------------------------

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Entry      : EMS0025
Name       : BIOSCI waismail server
Organiz.   : BIOSCI / IntelliGenetics Inc / Mountain View / USA
Type       : RETRIEVAL
Description: This server can be used for text searching of the following two
             BIOSCI WAIS archives: biosci (complete archive of BIOSCI/bionet
             postings) and biology-journal-contents (archive of BIO-JOURNAL/
             bionet.journals.contents table of contents postings).
Address    : waismail at net.bio.net
Contact    : To report problems: biosci at net.bio.net
Status     : Tested (11 May 1993).
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//
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Entry      : EMS0001
Name       : BIOSERVE
Organiz.   : Group T-10 / Los Alamos National Laboratory / USA
Type       : RETRIEVAL
Description: Allows the retrieval of: documents  concerning  GenBank (feature
             table, flatfile format,  submission form,  transaction protocol,
             etc.); the LimB database; a number of  software packages (alpar,
             alwin, score, signal-scan, trna-scan, etc.).  You  can  also use
             this server to retrieve a  GenBank entry  or  to be aware of any
             overlap in sequencing  effort  with  other  investigators (cdna-
             inform).
Address    : bioserve at temin.lanl.gov
Contact    : To report problems: michael at genome.lanl.gov
Status     : Tested (15 Jan 1993).
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//
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Entry      : EMS0002
Name       : BLAST e-mail server
Organiz.   : National Center for Biotechnology Information
             National Library of Medicine / NIH / Bethesda / USA
Type       : ANALYSIS
Description: The BLAST algorithm is a heuristic for finding ungapped, locally
             optimal sequence alignments.The BLAST family of programs employs
             this algorithm to compare an amino acid query sequence against a
             protein sequence database or a nucleotide query sequence against
             a nucleotide sequence database, as well as other combinations of
             protein and nucleic acid searches.
Address    : blast at ncbi.nlm.nih.gov
Contact    : To report problems: blast-help at ncbi.nlm.nih.gov
Status     : Tested (30 Dec 1992).
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//
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Entry      : EMS0014
Name       : BLITZ electronic mail server (MPsrch)
Organiz.   : Edinburgh University Biocomputing Research Unit (BRU) / U.K. and
             European Molecular Biology Laboratory / Heidelberg / Germany
Type       : ANALYSIS
Description: Email server for the MPsrch program from the BRU.  MPsrch allows
             you to perform sensitive and extremely fast  comparisons of your
             protein sequences  against  the  Swiss-Prot  database  using the
             Smith and Waterman best local similarity algorithm.  Runs on the
             MasPar family  of  massively parallel machines.  MPsrch  is  the
             fastest implementation of  the  SW algorithm currently available
             on any machine.  
Address    : blitz at embl-heidelberg.de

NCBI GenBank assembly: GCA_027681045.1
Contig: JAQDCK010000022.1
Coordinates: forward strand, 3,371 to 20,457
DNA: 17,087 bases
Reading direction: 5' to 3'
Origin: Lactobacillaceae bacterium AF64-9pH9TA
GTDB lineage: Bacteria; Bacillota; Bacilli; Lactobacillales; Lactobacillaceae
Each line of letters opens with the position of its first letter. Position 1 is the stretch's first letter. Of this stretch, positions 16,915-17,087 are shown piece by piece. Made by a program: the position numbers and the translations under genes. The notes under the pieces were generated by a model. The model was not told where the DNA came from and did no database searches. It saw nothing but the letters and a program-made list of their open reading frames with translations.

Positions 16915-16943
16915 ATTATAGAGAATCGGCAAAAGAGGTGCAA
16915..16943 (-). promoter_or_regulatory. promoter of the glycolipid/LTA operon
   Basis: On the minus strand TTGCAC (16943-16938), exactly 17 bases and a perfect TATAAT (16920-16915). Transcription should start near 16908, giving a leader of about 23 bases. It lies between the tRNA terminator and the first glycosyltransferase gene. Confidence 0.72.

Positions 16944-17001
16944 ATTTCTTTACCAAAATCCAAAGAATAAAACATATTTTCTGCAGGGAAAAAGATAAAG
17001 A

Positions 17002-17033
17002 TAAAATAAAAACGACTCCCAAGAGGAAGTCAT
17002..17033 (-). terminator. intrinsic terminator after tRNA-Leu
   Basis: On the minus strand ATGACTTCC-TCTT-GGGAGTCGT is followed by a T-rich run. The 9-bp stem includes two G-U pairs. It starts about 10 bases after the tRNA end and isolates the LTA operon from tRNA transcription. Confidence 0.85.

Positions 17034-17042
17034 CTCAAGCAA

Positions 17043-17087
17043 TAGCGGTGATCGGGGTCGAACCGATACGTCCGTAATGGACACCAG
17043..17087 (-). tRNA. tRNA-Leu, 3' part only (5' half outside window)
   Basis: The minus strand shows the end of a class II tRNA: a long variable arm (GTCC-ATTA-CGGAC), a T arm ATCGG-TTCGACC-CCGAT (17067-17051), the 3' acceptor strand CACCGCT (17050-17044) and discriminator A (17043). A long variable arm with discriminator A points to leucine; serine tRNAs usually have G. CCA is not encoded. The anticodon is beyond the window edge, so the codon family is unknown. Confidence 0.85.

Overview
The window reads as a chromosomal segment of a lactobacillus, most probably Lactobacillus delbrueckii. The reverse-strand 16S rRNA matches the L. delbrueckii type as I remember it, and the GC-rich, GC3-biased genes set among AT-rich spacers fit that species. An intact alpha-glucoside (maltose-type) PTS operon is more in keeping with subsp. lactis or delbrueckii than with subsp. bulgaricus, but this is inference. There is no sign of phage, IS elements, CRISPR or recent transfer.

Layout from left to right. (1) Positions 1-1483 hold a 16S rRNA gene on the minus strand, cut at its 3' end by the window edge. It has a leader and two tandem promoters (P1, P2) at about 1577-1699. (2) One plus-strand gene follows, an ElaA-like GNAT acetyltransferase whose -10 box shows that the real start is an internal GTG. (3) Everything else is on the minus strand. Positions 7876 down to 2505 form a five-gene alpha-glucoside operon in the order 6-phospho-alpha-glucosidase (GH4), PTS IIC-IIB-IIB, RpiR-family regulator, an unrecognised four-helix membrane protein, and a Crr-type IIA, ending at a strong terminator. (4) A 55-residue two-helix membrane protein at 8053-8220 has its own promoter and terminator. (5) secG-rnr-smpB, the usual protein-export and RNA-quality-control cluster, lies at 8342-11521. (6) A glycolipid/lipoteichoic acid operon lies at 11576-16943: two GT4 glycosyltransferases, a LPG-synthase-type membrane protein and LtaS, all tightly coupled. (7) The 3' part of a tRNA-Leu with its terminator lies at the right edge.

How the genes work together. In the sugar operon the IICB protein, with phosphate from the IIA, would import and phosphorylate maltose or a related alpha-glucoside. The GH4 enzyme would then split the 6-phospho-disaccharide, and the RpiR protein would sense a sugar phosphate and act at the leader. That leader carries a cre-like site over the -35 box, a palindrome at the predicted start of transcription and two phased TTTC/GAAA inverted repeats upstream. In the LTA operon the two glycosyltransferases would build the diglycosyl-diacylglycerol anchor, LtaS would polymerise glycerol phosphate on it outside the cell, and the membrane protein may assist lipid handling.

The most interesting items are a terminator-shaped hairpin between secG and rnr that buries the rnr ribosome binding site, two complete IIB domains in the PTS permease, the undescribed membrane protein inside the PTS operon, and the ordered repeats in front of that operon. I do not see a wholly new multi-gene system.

Contact    : To report problems: nethelp at embl-heidelberg.de
Status     : Tested (29 Jul 1993).
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//
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Name       : BLOCKS e-mail searcher
Organiz.   : Fred Hutchinson Center / Seattle / USA
Type       : ANALYSIS and RETRIEVAL
Description: Compares a protein or DNA  sequence  to  the current database of
             protein blocks.  Blocks  are  short  multiply  aligned  ungapped
             segments corresponding to the  most  highly conserved regions of
             proteins. The BLOCKS database has been constructed by successive
             application  of  the  automated PROTOMAT  system  to  individual
             entries  in the PROSITE catalog of  protein  groups keyed to the
             SWISS-PROT protein sequence database.
             You can  also  use  this server to retrieve specifics blocks and
             PROSITE entries.
Address    : blocks at howard.fhcrc.org
Contact    : To report problems: jorja at sparky.fhcrc.org
Status     : Tested (3 Jan 1993).
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//
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Entry      : EMS0003
Name       : DAPMAIL
Organiz.   : Edinburgh University Biocomputing Research Unit (BRU) / U.K.
Type       : ANALYSIS
Description: Fast sequence database searching programs that runs on an Active
             Memory Technology Distributed Array Processor AMT DAP.
Address    : dapmail at ed.ac.uk
Status     : Tested (30 Dec 1992).
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//
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Entry      : EMS0004
Name       : Darwin
Organiz.   : Computational Biochemistry Research Group (CBRG)
             ETH / Zurich / Switzerland
Type       : ANALYSIS
Description: Give access to various analytical  functions implemented in  the 
             Darwin sequence analysis package; such as:
             PepPepSearch: search a  protein sequence  against the SWISS-PROT
             database using Smith-Waterman's version of dynamic programming.
             NuclPepSearch: search a nucleotide sequence directly against the
             entire SWISS-PROT database  using  the algorithm  by  Knecht a